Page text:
Vertex Normal Generation

Hello,
I realize this has probably been asked a hundred times before (I found the exact question at least once, but unfortunately the solution didn’t help me.) I have I function to generate facet normals, which works fabulously. I want to now create per-vertex normals, but that doesn’t work. All of the triangles get shaded wierd. The model looks like it is in camoflouge. It’s splotchy looking. I have pasted the relevant code below. It really didn’t show up well in this forum I don’t think, but hopefully that won’t matter. GL_SMOOTH is enabled, and the facenormals are calculated and working correctly. I’ve checked that the faces really do contain the vertex they are supposed to. I really don’t konw what else it could be, mathematically this is correct I am fairly certain. The drawing code is just a simple set of calls to glColor, glNormal, glVertex in that order. GL drawing mode is GL_TRIANGLES. Any help would be appreciated.

for (i = 0; i < Object->vertexcount; i++){
numfaces = 0;
tempnorm.x = 0.0;
tempnorm.y = 0.0;
tempnorm.z = 0.0;

for (i2 = 0; i2 < Object->facecount; i2++){
if (Object->vertexlist[i2].a == i | | Object->vertexlist[i2].b == i | | Object->vertexlist[i2].c == i){
numfaces++;
tempnorm.x += facenormals[i2].x;
tempnorm.y += facenormals[i2].y;
tempnorm.z += facenormals[i2].z;
}
}

tempnorm = i3dNormalize(tempnorm.x, tempnorm.y, tempnorm.z);
Object->vertices[i].normal = tempnorm;
}

a couple of examples http://nate.scuzzy.net/ http://www.xmission.com/%7Enate/smooth.html

Well, I looked at those (I had looked at the second one earlier.) and I appear to be doing exactly what they are. I’ve also looked at two other examples. The only difference is that some of them divide the sum of the facet normals by the number of facets, which I have tried with no luck. I’ve went over everything to insure that the data is correct and the normals are added to the correct vertex. I guess I’ll have a look over it all again.

Hi again, I have a rather strange update to make. I was just playing around with the code trying to see what would happen if I did various things. I decided to see what would happen if I only used one face normal, so I added “&& numfaces==0” to the if statement which checks for common faces. I ran the program expecting the flat shading look to be back, but it wasn’t it was smooth! I’ve tested with various numbers and 3 seems to be about the best. If I use 5 faces some edges are darker than they should be, and if I set it up to 15 the whole thing is camoflouge looking again. What’s going on here? Why should I limit the number of face normals (and to only one?!)? I’m thinking maybe that if 15 has an effect I should check and make sure that no false positives are being made, eh? I don’t really think that a significant enough amount of my triangles have 15 common faces for it to make a big difference. I’ll go back in check the data again, but if anyone else has any suggestions please share!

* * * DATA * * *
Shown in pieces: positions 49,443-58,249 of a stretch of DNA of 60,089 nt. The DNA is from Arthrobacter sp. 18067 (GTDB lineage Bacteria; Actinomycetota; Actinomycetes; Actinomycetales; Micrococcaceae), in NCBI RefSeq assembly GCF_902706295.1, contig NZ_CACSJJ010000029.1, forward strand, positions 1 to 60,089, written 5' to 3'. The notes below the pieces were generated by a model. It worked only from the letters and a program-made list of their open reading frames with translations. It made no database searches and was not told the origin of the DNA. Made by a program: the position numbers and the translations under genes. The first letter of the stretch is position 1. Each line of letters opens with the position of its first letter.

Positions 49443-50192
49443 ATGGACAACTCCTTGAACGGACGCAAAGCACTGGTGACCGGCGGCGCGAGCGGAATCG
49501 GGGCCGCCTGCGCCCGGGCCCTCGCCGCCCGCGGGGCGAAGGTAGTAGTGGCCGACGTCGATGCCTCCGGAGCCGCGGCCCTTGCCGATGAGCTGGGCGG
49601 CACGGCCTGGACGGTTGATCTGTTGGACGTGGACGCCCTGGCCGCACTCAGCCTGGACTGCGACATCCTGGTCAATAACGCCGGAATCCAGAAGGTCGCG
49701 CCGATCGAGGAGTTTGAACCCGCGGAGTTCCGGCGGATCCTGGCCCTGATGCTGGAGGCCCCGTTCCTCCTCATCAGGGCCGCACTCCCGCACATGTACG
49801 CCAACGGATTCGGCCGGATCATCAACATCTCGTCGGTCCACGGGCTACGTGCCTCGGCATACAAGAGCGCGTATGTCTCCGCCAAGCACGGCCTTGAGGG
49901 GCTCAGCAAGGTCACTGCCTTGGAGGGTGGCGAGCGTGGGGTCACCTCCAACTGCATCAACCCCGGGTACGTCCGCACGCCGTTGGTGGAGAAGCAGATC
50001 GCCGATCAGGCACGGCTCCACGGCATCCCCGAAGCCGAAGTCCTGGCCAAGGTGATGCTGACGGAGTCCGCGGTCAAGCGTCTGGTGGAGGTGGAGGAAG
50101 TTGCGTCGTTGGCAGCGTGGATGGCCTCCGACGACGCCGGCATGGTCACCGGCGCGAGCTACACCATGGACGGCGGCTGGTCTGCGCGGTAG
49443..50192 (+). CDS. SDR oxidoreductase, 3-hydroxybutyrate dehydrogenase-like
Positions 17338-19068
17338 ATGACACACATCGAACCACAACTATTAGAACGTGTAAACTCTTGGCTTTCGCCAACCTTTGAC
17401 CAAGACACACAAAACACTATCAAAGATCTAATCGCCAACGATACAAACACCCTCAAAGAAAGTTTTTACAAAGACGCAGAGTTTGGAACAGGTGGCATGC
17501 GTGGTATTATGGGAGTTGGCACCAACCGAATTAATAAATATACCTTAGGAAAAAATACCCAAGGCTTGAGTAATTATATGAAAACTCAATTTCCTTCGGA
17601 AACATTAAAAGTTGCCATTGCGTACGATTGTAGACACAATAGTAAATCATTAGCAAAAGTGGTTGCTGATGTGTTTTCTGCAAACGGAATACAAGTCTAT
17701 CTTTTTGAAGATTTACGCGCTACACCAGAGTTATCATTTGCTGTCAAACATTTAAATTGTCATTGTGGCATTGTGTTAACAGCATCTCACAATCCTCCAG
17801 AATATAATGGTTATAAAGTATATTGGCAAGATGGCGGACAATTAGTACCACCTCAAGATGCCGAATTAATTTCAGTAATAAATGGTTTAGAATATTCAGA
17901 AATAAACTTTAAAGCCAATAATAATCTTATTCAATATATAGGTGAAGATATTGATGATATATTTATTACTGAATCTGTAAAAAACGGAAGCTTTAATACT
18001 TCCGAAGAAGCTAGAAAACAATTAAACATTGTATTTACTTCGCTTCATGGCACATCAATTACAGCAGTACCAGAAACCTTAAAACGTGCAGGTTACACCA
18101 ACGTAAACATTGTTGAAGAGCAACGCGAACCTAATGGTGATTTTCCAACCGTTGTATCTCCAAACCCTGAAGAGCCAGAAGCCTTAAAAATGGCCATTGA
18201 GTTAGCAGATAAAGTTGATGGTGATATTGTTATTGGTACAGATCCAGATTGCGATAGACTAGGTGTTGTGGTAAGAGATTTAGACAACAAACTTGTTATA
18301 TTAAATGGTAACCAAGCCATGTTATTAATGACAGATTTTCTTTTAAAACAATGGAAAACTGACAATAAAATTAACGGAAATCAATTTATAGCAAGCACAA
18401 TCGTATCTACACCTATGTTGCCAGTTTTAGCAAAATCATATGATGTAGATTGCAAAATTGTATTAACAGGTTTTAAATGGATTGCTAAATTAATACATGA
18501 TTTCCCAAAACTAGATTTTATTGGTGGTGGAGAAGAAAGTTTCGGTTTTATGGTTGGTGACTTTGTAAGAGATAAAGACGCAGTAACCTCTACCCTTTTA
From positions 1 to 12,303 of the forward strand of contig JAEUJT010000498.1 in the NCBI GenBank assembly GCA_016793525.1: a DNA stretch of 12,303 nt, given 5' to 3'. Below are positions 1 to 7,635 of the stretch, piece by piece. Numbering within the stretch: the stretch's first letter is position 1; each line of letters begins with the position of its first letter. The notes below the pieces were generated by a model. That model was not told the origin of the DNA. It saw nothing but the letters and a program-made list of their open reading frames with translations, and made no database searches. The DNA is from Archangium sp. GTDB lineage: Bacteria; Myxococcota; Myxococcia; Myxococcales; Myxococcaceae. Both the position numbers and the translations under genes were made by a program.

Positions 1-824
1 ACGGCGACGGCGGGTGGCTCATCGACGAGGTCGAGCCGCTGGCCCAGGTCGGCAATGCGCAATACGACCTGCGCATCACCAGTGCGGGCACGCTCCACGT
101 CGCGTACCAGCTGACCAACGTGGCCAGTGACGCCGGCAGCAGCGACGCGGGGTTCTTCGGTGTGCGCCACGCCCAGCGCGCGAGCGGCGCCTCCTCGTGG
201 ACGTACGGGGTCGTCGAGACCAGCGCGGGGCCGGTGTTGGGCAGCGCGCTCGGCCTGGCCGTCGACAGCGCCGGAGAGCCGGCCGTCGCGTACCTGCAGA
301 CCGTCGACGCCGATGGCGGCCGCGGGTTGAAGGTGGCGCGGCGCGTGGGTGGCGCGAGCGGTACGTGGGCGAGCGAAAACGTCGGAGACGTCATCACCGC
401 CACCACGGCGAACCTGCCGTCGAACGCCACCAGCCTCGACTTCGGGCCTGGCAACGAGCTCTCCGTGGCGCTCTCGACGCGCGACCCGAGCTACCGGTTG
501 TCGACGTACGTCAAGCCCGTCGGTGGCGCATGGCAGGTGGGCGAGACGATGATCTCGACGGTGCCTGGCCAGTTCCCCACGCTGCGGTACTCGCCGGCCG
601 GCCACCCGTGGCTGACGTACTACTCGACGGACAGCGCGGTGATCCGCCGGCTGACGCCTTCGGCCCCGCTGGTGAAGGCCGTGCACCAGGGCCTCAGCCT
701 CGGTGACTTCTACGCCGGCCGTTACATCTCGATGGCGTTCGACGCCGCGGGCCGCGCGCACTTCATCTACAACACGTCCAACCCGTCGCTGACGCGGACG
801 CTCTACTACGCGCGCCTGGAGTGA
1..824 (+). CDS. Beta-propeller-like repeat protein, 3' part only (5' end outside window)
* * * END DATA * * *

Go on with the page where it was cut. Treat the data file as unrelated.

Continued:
Just a guess on my part, but are you certain you want to use vertex normals for the mesh? Facet normals are more appropriate for meshes that have extended facets. Use vertex normals for ‘smooth’ meshes. Sounds like you may be using vertex normals when facet normals may be more appropriate. Of course I could be wrong since I have no idea of the shape of your mesh.

Yes, I need vertex normals for the mesh, because it has alot of round surfaces. I’ve gotten the code working now, almost. Apparently the problem is limited to the model I was loading. I loaded in a model of a bust of Mozart and noticed that I could see through him. I turned GlCulling of and that fixed the problem. When I loaded the original model in half of the polygons were dark, so I guess that was screwing with the normal generation and glCulling was hiding that fact somehow. Limiting the number of faces to below three managed to coincidentally block the screwed up polygons from getting in. (I’m guessing). I don’t know what was wrong with the model, but every other one I’ve tested works. I plan on adding an adjustable angle threshold so that objects which would look bad without edges can still have their edges.